Favorite Snickerdoodle Recipe
This recipe is made with butter instead of shortening. This makes it soft and chewy but with a better flavor.

1/2 cup butter
1 1/2 cup flour
1 cup sugar
1 egg
1/2 tsp. vanilla
1/4 tsp. baking soda
1/4 tsp. cream of tartar
2 Tbs. sugar
1 tsp. cinnamon

Preheat oven to 375 degrees. Cream butter for 30 seconds. Fold in sugar, egg, and vanilla. Beat well. Add half of the flour, baking soda and cream of tartar. Beat until thoroughly combined. Fold in remaining flour mixing thoroughly. Cover and chill 1 hour. Combine sugar and cinnamon. Shape dough into balls and roll balls in cinnamon, sugar mixture. Bake at 375 degrees for 10-11 minutes.

Loved the evening. It got me thinking about new starts and my goals as well as thrilled the kids. My friends were a complete delight as usual. Great way to spend the evening!!!!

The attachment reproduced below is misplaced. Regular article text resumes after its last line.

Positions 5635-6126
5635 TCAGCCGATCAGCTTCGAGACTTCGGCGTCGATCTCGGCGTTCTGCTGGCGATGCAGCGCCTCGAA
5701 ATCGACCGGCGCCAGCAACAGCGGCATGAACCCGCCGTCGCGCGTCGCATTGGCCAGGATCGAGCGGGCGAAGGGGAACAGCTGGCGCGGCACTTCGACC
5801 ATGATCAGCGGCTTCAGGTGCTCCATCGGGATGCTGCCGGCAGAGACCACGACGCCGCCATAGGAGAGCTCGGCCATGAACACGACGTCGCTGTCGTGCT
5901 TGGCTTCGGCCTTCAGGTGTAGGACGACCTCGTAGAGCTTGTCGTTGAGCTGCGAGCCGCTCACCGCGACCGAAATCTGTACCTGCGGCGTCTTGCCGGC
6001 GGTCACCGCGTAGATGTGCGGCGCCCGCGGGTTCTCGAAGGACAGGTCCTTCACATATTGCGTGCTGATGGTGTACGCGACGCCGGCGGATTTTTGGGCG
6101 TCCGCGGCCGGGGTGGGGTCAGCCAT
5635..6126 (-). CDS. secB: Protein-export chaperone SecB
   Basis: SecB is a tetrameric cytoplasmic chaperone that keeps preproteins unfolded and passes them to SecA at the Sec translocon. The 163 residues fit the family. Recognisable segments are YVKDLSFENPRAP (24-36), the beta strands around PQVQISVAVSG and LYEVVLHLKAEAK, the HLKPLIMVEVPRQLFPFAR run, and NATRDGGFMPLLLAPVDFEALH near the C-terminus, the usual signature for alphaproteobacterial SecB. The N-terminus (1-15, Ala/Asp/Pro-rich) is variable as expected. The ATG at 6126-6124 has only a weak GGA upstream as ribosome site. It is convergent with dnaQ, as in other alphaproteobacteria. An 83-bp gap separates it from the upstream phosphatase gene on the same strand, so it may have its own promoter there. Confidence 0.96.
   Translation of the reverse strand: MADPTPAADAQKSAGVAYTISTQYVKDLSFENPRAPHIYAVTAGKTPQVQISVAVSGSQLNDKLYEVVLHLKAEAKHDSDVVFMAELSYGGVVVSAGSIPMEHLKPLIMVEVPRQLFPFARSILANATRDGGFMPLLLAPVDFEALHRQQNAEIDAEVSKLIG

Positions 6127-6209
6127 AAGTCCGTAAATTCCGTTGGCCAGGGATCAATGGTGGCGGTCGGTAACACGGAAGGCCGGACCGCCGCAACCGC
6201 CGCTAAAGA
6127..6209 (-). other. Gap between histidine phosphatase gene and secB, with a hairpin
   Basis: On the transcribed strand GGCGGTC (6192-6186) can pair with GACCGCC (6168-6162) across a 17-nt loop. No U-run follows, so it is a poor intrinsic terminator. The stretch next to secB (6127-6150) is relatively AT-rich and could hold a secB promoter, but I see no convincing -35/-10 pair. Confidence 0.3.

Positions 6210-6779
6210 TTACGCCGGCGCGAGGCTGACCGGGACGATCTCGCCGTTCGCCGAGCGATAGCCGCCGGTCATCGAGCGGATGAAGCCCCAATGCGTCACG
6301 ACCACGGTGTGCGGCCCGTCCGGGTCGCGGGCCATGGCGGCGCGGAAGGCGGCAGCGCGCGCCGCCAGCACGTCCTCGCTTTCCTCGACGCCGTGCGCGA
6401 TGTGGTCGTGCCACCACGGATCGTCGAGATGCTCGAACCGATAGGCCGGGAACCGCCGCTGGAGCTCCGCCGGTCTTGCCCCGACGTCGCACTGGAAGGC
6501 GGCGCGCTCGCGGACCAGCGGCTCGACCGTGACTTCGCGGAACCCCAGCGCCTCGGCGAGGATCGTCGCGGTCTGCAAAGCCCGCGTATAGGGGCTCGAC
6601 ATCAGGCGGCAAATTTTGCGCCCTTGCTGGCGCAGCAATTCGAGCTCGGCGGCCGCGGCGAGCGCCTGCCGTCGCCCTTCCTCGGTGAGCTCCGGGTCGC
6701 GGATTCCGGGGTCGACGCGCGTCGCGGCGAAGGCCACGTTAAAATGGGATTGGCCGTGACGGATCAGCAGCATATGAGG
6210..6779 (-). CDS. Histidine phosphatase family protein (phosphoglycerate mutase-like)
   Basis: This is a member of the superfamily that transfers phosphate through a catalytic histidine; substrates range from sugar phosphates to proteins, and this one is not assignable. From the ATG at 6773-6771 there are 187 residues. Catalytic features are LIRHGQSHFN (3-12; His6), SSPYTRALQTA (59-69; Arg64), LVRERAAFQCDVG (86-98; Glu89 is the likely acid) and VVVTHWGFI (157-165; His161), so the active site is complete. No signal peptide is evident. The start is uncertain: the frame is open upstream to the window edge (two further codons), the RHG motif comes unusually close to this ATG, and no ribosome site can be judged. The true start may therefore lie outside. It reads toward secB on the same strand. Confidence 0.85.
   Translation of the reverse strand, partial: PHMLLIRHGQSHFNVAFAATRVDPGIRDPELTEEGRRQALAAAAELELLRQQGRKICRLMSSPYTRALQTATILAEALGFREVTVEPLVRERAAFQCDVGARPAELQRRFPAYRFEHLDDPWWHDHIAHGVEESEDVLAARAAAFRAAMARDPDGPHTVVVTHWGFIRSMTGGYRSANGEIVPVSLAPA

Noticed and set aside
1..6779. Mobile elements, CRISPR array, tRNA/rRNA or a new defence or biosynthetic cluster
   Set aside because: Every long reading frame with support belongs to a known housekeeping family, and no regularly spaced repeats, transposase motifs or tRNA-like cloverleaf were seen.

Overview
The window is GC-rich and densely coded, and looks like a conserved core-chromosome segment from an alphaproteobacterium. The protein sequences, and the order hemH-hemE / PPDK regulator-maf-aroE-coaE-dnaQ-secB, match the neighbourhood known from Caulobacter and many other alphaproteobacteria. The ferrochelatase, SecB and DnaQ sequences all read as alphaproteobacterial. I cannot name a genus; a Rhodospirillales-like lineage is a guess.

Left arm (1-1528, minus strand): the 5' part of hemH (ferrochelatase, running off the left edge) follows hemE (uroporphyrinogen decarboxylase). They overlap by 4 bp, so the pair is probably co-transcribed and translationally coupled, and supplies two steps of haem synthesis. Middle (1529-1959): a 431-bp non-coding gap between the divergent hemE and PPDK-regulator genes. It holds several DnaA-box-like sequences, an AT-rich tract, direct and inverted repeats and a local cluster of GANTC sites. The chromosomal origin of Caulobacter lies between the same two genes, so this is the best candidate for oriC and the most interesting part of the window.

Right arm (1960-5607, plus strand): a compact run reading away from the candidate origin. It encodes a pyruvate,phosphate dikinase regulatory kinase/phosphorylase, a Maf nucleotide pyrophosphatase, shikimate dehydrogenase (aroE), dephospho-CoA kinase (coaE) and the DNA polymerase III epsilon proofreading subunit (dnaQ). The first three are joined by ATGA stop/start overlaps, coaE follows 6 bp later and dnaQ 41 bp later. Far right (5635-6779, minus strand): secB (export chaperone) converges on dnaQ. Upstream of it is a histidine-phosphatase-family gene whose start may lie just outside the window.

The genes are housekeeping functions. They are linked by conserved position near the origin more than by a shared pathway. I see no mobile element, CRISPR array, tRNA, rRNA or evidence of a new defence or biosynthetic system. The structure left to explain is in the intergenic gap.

Sunday, July 19, 2009

Little House/ Pioneer Dinner


I've always wanted to do a book review for dinner. We just finished The Little House in the Big Woods. Briz read the chapters just before bed. Pa came alive in Briz because he knew and understood love for the woods, for making your own way and the magic of watching deer and fawns gaze trustingly at you. My children fell in love with Laura and Mary just as I did many years ago as I lay in my pink checkered bed at dusk and listened to my mother's magical voice bring the little house alive.

In addition, we are celebrating Pioneer Day this week. July 24 is the day the pioneers entered the Salt Lake Valley, so besides parades and the like, our book review dinner will be an added piece in our celebration/ search for appreciation and understanding.